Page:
Y'all are crappy guessers. Or non-guessers, as the case may be. Take the turnpike out of Boston, and continue westward for about 4 hours. Then you end up in the scenic town of ...
We're talking about a town about 80 miles west of Albany. It's really little. Seriously. They have a Main Street, and it is the main street, and it takes about all of fifteen minutes to traverse it on foot. But for such a small town, they sure have an awfully large amount of churches.
As I said, Tweedle and I drove up on Saturday to visit her grandmother for a couple days of detoxing and hopefully getting homework done (no wireless internet! Sad to say, even without wireless we were able to procrastinate our little hearts out).
There are cows and deer and horses and silos on the drive into town.
I am fascinated by modified tractor racing, which appears to be a speciality of the midwest (not really related, but hey, tractors!). I mean, it is such an interesting subculture. I really want to see a tractor race. I bet they'd have good hot dogs at such an event. (Tweedle and I are devoting our end-of-the-year BBQ to modified tractor racing. So what if nobody gets it but us.)
That tractor is at the mill, which houses lots of little antique booths now. We took lots of pictures of tractors.
But that's the boring stuff. I can't even BEGIN to tell you how funny the 30-some hours we spent up there is. Tweedle's grandmother is a spry 90 years old, and when I say spry, I mean it. Her boyfriend/companion is 91. They don't look a day past 70. She's going blind, he's going deaf and is starting to lose his short-term memory. They make quite a pair. And she is the bossiest lady ever, bossy as only a 90-year-old grandmother can be while being one of the nicest people also. This is a lady who likes her "perfect Manhattan" served in proper glasses; woe be the person who gives it to her in a glass that doesn't meet her standards.
Other things her grandmother said this past weekend:
"Never mind how cute he is, is he a good lover?"There's lots of other funny stuff, but I can't remember it right now.
"I've seen better-looking men."
"I'd try to pawn off Jack [her husband] at dances, but at the end of the night he always came home with me."
There is pretty much one story that encapsulates the entire weekend. Saturday afternoon, Tweedle and I were walking around after a gigantic lunch (all food will come in another post, no worry - you think we'd go to a place, however small, with bad eating? Please), all schlubby-looking. The town isn't exactly a hopping one, so you can imagine our surprise when we got honked at. HONKED AT. Disgusted, we continued on our walk. Then we got honked at AGAIN by a different set of guys, and one yelled out, "Do you want some fries with that shake?" Then a third round of honking!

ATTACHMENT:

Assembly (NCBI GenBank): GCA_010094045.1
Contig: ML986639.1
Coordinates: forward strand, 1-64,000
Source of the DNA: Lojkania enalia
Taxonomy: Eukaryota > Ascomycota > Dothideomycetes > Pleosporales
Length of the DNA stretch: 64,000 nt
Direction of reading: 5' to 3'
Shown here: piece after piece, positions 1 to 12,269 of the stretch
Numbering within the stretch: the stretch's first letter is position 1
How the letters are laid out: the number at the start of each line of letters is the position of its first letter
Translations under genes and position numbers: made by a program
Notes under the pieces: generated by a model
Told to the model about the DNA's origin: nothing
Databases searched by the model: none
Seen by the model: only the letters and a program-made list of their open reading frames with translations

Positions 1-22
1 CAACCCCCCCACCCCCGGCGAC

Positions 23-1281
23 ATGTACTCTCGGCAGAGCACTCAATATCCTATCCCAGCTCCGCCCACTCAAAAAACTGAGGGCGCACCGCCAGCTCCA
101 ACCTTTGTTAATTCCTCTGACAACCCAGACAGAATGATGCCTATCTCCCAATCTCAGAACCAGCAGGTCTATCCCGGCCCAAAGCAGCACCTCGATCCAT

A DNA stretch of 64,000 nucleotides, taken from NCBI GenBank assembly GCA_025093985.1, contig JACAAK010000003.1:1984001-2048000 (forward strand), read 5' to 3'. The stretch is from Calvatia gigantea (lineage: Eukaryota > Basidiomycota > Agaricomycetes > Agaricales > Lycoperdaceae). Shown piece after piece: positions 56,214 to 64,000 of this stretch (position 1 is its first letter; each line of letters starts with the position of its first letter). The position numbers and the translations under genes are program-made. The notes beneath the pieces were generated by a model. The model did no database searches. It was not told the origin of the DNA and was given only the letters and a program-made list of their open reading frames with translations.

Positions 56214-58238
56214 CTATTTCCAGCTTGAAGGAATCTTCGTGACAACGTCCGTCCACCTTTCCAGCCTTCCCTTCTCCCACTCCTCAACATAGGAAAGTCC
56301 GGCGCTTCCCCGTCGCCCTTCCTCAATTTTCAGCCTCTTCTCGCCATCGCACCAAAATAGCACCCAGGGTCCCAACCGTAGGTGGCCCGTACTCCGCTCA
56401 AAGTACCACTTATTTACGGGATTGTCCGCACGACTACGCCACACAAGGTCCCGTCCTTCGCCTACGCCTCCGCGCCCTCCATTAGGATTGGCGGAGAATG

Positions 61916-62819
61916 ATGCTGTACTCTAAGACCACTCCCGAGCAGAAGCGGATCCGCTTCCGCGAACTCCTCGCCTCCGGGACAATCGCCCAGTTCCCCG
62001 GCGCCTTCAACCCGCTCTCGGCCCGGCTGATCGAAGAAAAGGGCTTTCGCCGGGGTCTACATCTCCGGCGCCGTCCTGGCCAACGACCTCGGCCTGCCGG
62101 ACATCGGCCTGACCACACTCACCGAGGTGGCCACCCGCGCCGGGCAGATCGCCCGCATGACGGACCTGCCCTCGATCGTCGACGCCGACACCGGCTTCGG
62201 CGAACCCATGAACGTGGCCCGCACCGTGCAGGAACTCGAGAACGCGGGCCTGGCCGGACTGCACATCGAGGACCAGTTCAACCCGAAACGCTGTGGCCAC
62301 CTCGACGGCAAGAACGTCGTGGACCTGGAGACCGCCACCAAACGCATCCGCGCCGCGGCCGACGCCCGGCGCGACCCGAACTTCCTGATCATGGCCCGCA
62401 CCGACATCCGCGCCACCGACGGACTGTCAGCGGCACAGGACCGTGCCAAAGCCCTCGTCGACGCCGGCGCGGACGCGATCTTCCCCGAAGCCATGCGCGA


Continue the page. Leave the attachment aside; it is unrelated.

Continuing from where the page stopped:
Really, I'm not exaggerating when I say that we were starting to feel like the town prostitutes.
Here is a picture of the covered bridge just outside of town.
The next morning, we went to brunch at a local diner. At the counter behind us were the guys Tweedle and I swore were the honkers. Grandma's boyfriend thought that one was BJ, one of Grandma's cousins (or related somehow, in that distant relative sort of way), and they argued about that for a little. (For someone who can't see so much, Grandma somehow believes she sees everything.)
Tweedle and I went on a walk after brunch to the Mill to check out the antiques. On the way, we ran into some of Tweedle's second cousins. I cooed to their darling babies while everyone else chatted. When we shared that we'd been at the diner that morning, the cousin said that, oh, BJ was there too with Jeremy.
"What kind of car does BJ drive?" Tweedle asked.
"A black pickup, that one parked down the street," responded the cousin, pointing to a black pickup. A black pickup that was exactly the same one as the guys who yelled the fries comment drove.
Oh, that's right. It was indeed a couple of Tweedle's cousins that had tried to pick us up the previous day.
Here are more picture taken at the covered bridge.
Honestly, if any girls ever need some ego-boosting, drive around upstate New York. We got more honks and neck-spraining looks than anywhere else, and we were in jeans and hoodies the entire weekend. Given the dating opportunities, however, perhaps I shouldn't be too surprised.